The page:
pair of fast fashion denim, 2,000 gallons of fresh water

glass tank, 6' D x 10' H

The fashion industry is believed to be one of the most polluting and detrimental to the environment. In addition to resulting in massive fast fashion graveyards like Chile's Atacama Desert, the water footprint is unjustifiable as the world faces drought and restricted access to life-sustaining fresh water.

Environmental research shows that it takes approximately 2,000 gallons of water to manufacture a single pair of denim. According to the UN, that's equivalent to about the amount of water an average person consumes over a period of seven years. Estimates signal that the fashion industry's annual water usages amounts to enough water for 5 million people to survive. Not only does the manufacture of clothing consume vital fresh water but produces 20% of global wastewater.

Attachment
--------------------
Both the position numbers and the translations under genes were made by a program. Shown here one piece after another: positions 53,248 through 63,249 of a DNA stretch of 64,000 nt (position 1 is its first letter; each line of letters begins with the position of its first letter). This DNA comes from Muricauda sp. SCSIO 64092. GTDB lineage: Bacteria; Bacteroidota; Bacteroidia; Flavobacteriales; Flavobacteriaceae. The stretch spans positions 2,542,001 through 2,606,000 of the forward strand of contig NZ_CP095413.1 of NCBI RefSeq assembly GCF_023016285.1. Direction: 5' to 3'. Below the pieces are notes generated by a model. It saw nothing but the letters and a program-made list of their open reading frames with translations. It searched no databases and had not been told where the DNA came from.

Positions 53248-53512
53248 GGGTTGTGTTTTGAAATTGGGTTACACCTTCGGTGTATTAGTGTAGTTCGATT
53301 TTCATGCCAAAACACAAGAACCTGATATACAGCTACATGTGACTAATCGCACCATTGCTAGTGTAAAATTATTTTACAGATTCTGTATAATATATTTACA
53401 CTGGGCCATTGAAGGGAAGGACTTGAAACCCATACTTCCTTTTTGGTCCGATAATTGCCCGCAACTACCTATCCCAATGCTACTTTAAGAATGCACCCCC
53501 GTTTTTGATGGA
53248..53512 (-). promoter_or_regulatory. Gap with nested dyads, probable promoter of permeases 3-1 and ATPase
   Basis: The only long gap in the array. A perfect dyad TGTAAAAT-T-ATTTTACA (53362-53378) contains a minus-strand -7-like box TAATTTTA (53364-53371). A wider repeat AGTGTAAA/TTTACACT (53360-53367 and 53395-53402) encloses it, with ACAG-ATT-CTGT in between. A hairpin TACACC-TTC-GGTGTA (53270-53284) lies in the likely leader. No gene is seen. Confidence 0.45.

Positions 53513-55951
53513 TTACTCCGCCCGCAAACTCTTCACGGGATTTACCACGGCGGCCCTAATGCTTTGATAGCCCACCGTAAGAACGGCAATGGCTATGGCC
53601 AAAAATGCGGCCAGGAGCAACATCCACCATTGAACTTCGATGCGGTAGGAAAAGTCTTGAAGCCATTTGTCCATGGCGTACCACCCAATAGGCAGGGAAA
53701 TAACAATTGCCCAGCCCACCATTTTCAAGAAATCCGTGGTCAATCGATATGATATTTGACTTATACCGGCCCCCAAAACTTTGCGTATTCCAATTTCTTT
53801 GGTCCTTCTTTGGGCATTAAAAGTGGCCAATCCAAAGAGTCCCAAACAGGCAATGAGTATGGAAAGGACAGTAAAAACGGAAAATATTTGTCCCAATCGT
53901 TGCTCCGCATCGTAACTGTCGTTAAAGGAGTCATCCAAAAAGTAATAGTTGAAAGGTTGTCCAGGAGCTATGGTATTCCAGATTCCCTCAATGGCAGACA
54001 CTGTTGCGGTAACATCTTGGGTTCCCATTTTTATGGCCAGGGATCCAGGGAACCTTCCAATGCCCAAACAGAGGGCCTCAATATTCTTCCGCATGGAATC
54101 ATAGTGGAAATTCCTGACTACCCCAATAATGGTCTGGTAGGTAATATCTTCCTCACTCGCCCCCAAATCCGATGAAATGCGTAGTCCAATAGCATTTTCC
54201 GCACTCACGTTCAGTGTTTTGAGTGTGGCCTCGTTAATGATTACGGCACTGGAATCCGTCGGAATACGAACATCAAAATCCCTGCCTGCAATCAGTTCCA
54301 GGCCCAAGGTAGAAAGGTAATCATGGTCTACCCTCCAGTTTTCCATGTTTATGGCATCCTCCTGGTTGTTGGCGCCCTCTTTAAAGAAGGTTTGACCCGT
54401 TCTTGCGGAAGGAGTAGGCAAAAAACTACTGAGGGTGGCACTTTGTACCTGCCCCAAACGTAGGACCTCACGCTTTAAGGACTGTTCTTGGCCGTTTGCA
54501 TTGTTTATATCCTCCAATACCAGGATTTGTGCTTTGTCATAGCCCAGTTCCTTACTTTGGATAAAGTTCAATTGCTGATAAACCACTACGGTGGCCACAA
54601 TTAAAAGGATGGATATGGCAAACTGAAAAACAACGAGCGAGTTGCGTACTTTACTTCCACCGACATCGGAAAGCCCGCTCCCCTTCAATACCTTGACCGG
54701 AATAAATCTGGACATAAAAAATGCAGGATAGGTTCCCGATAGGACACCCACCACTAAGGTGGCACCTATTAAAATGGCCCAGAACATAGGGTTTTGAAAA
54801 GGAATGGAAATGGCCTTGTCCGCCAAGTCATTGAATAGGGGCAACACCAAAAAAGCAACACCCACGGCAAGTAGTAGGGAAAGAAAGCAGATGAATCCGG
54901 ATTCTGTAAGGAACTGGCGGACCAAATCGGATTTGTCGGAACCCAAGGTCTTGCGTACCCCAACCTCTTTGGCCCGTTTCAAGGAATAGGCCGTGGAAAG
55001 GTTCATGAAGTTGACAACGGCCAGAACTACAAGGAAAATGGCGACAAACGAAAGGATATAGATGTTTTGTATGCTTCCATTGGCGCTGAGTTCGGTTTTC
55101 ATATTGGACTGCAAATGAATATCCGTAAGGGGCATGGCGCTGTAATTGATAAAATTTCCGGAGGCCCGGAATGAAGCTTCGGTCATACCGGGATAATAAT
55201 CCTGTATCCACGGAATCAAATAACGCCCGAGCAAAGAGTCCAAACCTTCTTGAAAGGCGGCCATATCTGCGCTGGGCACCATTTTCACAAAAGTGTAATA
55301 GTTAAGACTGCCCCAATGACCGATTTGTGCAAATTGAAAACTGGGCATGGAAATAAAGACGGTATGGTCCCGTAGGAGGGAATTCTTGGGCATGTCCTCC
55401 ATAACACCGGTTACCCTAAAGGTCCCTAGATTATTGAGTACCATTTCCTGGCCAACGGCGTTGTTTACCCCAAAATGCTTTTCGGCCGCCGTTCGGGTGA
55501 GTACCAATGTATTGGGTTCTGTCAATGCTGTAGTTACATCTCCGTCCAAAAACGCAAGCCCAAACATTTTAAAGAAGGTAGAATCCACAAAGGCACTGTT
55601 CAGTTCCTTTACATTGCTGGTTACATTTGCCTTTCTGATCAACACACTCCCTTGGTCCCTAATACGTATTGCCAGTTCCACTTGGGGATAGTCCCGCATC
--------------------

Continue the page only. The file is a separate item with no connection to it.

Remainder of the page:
There are other staggering environment impacts from the fashion industry, not limited to greenhouse gas emissions and microfiber pollution in oceans.

Phantom Thread is a 2,000 gallon cylindrical tank that contains a suspended pair of fast fashion denim. Over time, the natural fibers will decompose leaving remnants of synthetic fibers, phantom threads that continue to haunt us and act as a ghostly reminder of the infinite environmental impact. The artwork is designed for the viewer to experience the physical expansiveness of the amount of water necessary to generate a pair of pants that often get little use and quickly contribute to landfills and climate change.

While awaiting funding, experiments are being conducted to document the decomposition of natural fibers in comparison to synthetics. Fibers have been submerged in fresh water, salt water, detergent, and softener to measure decomposition rates.

56% cotton, 33% polyester, 11% spandex fabric suspended in 10 qt. fresh water